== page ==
My intellectual human brain likes concepts that fit neatly in a cohesive whole.  I like questions that have complete and clear-cut answers.  I like to feel larger than ideas and questions, and in order to feel larger than ideas,  I have to be able to fully wrap my mind around them. I am larger than the puzzles that I create.  I can be “creator” and “master” of the puzzle.

No matter how popular Henley’s “Invictus” poem might be, I am not “creator” and “master” of my life.  I am also not “creator” and “master” of God.  In surrender,  I release the need to fully understand.  I let go of the drive to put every piece together in order to fully wrap my mind around my past and present.  I release the need to be able to predict and control my future.  This process of surrender is counter-intuitive.  It goes against my desperate drive for control and mastery.  It tramples on my self-sufficient pride.  And I am confident that it is the only way to peace and wholeness.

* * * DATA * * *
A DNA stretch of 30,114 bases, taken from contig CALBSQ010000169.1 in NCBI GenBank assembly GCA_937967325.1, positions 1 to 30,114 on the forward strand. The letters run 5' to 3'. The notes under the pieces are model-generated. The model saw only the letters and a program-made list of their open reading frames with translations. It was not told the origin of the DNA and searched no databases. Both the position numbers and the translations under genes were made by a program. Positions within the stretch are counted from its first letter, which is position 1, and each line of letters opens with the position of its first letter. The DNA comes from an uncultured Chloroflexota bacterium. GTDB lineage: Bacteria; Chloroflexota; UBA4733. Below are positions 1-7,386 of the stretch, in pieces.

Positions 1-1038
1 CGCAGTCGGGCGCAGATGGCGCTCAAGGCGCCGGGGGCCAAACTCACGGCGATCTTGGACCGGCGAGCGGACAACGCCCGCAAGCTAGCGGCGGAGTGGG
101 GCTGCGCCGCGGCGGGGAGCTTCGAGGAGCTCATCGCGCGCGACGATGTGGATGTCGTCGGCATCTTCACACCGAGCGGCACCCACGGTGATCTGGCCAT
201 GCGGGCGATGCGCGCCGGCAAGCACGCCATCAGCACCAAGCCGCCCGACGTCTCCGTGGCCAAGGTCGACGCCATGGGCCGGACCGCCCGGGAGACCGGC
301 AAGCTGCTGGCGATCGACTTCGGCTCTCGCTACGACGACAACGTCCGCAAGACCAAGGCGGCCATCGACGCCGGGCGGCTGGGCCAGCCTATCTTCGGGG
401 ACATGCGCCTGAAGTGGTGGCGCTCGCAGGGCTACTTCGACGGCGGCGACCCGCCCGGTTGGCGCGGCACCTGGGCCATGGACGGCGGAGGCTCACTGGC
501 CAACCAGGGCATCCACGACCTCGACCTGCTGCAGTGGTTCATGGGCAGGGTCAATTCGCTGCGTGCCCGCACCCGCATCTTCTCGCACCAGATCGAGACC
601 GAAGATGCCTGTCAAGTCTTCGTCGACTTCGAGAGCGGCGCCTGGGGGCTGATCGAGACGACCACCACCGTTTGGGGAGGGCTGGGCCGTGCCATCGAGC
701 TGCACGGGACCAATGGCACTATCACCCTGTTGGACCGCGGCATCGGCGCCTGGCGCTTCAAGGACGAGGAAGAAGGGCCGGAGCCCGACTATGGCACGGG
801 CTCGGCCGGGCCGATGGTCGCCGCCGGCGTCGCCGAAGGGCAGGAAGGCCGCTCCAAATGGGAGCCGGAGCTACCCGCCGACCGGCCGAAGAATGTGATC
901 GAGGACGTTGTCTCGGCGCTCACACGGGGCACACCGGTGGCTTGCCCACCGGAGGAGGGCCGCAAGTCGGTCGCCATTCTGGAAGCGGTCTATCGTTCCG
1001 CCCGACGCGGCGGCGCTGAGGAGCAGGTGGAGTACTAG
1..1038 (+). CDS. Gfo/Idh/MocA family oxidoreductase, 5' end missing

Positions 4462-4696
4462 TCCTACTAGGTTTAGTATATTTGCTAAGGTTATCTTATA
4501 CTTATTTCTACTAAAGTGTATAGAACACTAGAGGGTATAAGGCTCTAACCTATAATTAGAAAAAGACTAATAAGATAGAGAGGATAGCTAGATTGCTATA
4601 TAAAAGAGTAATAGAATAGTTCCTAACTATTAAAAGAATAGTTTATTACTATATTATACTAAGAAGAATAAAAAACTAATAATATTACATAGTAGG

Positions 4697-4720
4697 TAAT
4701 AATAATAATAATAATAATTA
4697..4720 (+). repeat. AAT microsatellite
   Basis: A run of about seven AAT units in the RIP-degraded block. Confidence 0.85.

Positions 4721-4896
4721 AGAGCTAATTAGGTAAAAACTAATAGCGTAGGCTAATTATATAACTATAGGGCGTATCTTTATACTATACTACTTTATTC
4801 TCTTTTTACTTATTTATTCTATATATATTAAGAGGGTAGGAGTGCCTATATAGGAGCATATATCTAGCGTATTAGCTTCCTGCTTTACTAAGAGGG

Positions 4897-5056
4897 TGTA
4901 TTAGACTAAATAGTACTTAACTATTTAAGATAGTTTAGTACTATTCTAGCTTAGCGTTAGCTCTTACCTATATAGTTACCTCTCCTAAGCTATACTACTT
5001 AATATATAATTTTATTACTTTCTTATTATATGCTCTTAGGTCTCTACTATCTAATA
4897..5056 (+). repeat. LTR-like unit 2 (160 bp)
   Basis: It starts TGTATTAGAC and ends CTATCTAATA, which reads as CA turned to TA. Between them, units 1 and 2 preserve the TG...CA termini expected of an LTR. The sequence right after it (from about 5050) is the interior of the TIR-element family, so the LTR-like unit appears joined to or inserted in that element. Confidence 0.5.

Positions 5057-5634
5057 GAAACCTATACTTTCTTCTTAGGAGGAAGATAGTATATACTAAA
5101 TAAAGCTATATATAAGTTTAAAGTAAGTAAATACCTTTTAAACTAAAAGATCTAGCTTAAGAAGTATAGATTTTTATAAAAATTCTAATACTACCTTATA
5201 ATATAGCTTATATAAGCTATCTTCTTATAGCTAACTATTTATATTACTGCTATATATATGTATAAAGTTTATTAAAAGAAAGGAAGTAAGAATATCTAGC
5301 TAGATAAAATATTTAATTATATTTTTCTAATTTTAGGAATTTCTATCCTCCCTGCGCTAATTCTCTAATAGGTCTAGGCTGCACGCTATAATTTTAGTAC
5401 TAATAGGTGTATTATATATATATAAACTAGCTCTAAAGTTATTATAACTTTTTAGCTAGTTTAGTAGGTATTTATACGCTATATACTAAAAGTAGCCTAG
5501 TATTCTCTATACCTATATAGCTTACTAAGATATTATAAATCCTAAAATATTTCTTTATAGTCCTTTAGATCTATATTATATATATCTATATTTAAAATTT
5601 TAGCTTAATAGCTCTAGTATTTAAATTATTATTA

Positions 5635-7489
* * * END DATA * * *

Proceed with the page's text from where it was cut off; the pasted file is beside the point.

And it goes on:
Ironically, the only path toward growth and wholeness is surrender.  What if I took the pieces of my chaotic puzzles in my hands and lifted them, handing them over in sweet abandon to the Creator who actually knows what He is doing?  What if I stopped asking “why” and started seeking the face of the One who intimately knows me, past, present, and future?  What if I left my puzzle-master pursuit to the cardboard cut-out pieces on my card table in my living room? What if in doing so,  I could sincerely sing “Whatever my lot, He has taught me to say, ‘It is well, it is well with my soul‘”?

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The Upside-Down Reality of Weakness